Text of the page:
Chicago’s Red Hot Annie talks doomed merkins, Vaudezilla, paychecks and Beast Women.
Interview: Femme Vivre LaRouge
You have been performing burlesque since early 2008, modeling since 2003, and I take it you were a ‘theatre kid’ before that, correct? Tell me a little bit about your journey to becoming a burlesque sensation!
You’re right! My first show was a church play in 1995. In college, I trained in acting, voice, and musical theater. In the ‘burbs’ I had my choice of some really prime roles, performing in at least 3 shows every year. When I moved into the city of Chicago, I was surprised to find that the skills I had weren’t enough to get roles. I worked in a couple of talent agency offices at first, and really got a solid picture of just how political the acting world in Chicago is, and I didn’t feel like starting over at the bottom to prove myself again. I went from being in a show all the time to just a few in a couple years – Elizabeth Proctor in “Crucible” and being part of a couple ensembles that did questionable sketch. During that time, I’d been watching burlesque shows, but it wasn’t until the end of 2007 that I decided to get involved in performing it.
Your numbers are marvelously unique and creative- where do you get your inspiration and what is your creative process like?
Thank you. My inspiration tends to appear out of thin air. One of the things that my particular performing education taught me was that “not thinking” and “not editing” is one of the best approaches to your preliminary expressions. It’s not fool-proof…I’ve put together some stinkers, too, but once the idea is up and moving, that’s when I can tell if it’s good and start to refine it. So the truth is, I’m not really sure how I ended up with some of my ideas…I’m pretty sure they actually picked me.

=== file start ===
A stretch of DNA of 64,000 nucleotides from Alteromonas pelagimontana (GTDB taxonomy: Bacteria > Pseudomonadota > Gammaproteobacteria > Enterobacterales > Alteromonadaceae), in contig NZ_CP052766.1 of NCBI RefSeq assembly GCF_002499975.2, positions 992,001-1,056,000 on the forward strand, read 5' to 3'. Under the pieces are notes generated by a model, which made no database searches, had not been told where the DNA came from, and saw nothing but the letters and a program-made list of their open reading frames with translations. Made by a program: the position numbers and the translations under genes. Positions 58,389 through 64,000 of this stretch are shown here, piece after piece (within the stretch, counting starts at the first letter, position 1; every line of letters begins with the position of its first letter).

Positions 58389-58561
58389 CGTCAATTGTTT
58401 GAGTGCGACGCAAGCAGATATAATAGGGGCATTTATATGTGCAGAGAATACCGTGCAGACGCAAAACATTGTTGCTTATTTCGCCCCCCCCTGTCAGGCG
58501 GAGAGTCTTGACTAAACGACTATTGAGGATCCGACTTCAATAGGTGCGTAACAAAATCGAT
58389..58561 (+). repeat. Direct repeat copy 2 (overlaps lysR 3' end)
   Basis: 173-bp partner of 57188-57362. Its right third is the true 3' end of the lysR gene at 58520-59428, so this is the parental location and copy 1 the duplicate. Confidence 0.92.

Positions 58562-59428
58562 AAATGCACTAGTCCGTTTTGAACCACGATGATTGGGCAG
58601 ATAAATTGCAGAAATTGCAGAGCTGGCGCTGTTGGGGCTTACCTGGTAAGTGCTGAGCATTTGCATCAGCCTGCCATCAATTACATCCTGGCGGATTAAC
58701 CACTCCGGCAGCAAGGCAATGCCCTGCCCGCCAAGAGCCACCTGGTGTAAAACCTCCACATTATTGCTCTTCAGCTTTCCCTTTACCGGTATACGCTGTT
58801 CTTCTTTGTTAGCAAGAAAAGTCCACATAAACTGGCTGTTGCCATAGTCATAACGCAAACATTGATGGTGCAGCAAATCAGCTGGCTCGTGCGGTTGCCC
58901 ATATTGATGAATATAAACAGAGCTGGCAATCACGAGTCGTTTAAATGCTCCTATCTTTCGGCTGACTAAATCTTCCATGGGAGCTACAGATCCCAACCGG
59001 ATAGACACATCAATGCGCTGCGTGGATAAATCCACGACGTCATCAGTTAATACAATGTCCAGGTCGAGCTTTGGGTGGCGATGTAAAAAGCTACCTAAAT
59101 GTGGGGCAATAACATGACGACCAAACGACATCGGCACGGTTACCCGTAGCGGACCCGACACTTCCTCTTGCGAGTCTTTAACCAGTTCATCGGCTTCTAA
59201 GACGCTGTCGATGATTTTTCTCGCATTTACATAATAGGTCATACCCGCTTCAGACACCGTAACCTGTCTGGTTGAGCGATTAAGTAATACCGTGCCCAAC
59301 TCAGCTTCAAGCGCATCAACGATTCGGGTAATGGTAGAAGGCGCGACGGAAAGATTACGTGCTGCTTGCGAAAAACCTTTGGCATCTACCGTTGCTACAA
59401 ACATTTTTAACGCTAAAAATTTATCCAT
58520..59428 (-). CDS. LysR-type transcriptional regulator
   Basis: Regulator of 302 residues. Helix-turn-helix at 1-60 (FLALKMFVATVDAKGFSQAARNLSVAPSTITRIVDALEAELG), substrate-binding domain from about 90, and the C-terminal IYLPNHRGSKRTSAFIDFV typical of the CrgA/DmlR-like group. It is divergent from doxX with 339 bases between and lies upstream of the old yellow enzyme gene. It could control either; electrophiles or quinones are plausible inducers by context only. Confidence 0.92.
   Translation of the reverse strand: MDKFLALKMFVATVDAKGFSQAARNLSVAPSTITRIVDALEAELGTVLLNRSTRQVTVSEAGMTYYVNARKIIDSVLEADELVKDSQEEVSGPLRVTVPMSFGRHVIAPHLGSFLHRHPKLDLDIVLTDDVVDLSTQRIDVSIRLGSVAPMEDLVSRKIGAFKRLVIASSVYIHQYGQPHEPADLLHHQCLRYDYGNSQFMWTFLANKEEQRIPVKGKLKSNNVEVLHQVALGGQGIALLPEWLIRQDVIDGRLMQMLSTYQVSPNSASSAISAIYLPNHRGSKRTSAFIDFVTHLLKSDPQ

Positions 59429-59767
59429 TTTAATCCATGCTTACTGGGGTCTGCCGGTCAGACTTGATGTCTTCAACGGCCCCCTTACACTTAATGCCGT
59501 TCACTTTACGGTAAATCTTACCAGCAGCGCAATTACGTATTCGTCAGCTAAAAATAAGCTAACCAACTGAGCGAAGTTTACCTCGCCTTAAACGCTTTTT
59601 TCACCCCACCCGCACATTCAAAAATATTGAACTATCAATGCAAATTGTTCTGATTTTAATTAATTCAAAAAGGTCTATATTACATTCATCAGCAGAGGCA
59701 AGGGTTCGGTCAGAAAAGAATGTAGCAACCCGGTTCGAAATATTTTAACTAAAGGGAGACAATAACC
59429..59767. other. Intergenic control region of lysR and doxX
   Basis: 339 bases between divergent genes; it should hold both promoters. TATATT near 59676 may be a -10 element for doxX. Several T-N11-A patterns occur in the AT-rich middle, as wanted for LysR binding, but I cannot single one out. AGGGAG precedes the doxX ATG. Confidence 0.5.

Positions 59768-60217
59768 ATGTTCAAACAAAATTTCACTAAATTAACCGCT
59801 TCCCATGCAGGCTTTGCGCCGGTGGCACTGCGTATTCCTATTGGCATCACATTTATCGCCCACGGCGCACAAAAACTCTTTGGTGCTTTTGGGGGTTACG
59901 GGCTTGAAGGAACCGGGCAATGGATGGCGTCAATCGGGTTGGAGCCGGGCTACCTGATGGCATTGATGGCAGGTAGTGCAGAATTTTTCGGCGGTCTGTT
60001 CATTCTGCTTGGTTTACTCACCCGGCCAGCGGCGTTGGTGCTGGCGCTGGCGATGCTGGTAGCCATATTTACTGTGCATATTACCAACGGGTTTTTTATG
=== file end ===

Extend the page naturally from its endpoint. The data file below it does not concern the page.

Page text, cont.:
Your production company, Vaudezilla, offers a great deal, from dancers to all-out event planning, emcees to vintage celebrity look-alikes, and all the trappings of an entertaining evening, such as face painting and caricatures! How do you coordinate all your talent?
I’m very lucky to be surrounded by exceptionally talented and motivated performers, so coordinating all of the talent is really the easy part. If you’re really curious why we’re so successful, google Donna Touch, Jeez Loueez, Barrett All, RenZena, Trixie Sparx, and Cherry Brandi. It’s not hard to see why we’re able to provide such diverse offerings. When we need more people, I’m also able to book from the community – Chicago has an amazing burlesque community, boasting over 125 performers, the vast majority of whom I work with.
Aside from being remarkably creative, you must be a very organized and motivated lady to have accomplished all that you have- what advice do you have to give to girls with big dreams and little budgets? (Or to those of us that perhaps have less business sense that yourself?)
I am definitely organized – compulsively organized, you might even say!
My best piece of advice to girls with big dreams and little budgets is not to think of burlesque as an “every (wo)man for himself” sort of enterprise. There’s no prize for being able to do every facet of this crazy art form on your own. A self-titled master of all trades (the quintessential actor/model/burlesque dancer/DJ/costumer/choreographer/producer) leaves no role for other people in their creative process. And one of the things that most creatives who actually make a living (like myself) know is that you need a network to survive. I work on photo shoots and commercial sets several times a week, as a hair & makeup person. In that world, you are always part of a team – even if you are the star of the show, you know you can’t do anything without contributions from the director, producer, photographer, sound guy, makeup artist, and more.